• Thanks for this, the adviser model does set people up to fail in many instances, trying to effect change through advising others – often in the face of active or passive resistance to that change and compounded by a dysfunctional operating environment.

    But one aspect of your piece might be an assumption – that those inline positions will go to overseas experts. Some of the PM’s recent comments seem to suggest that he believes PNGeans can do the work, that there is sufficient in-country expertise available and hints that overseas personnel here for a limited time do not leave any sustainable change behind and are, “taking Papua New Guinean jobs.”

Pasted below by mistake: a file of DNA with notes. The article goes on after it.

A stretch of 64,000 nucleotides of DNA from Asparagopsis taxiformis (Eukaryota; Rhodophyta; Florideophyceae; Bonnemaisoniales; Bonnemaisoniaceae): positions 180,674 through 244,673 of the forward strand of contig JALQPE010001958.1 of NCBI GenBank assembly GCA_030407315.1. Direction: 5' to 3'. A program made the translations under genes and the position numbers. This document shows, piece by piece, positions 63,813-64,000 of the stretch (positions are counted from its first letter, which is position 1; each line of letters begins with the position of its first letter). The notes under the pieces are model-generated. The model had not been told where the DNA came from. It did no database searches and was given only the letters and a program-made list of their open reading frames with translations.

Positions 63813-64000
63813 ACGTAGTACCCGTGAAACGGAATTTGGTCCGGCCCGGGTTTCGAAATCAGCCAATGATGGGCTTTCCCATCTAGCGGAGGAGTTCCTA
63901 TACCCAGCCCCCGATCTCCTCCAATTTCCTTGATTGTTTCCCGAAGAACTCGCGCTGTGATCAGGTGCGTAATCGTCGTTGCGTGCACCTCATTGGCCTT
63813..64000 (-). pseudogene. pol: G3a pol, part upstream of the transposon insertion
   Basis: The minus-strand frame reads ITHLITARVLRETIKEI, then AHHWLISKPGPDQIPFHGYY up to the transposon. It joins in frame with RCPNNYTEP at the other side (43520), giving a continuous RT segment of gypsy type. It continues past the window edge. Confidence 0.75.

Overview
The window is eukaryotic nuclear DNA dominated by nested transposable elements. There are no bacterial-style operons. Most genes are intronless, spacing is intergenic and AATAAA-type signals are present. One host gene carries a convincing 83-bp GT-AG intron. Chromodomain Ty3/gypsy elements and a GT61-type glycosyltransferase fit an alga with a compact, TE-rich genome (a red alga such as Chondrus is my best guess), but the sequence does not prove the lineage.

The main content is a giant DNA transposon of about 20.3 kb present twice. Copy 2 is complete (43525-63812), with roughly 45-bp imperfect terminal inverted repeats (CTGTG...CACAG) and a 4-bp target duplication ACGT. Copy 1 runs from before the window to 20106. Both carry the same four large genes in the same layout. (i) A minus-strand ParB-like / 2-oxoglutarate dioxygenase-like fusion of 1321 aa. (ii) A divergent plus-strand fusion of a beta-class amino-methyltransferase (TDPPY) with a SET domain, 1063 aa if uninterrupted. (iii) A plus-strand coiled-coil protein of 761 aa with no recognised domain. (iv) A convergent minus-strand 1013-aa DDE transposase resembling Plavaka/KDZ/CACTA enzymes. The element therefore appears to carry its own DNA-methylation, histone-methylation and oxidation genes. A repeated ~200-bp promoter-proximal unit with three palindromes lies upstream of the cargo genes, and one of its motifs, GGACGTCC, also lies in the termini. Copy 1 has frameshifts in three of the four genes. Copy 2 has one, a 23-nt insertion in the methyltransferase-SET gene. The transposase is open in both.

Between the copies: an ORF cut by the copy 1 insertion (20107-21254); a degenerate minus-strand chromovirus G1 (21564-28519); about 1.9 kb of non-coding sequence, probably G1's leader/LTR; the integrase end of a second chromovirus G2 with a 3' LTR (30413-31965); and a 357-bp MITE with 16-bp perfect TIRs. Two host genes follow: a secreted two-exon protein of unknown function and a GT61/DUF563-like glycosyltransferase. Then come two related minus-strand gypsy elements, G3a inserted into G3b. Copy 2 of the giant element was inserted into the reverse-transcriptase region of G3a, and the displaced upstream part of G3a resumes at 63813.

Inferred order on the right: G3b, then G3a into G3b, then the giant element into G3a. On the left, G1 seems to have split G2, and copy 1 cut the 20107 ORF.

Obviously the best person for the job would be most people’s wish but I wonder how in a highly politicised and nationalistic public service this can happen these days.

  • Given that the Australian Government has recently cut its funding to the Overseas Development Institute Fellowship Scheme (which places high-caliber junior economists into in-line positions within GoPNG ministries and is highly valued by all participating ministries) due to the fact the fellows were not accountable to Australia’s Department for Foreign Affairs and Trade, it would be surprising to see them move towards an in-line approach. That said, perhaps pressure from GoPNG will be enough to force a move away from the excessively costly and relatively ineffective (though not without value) TA program.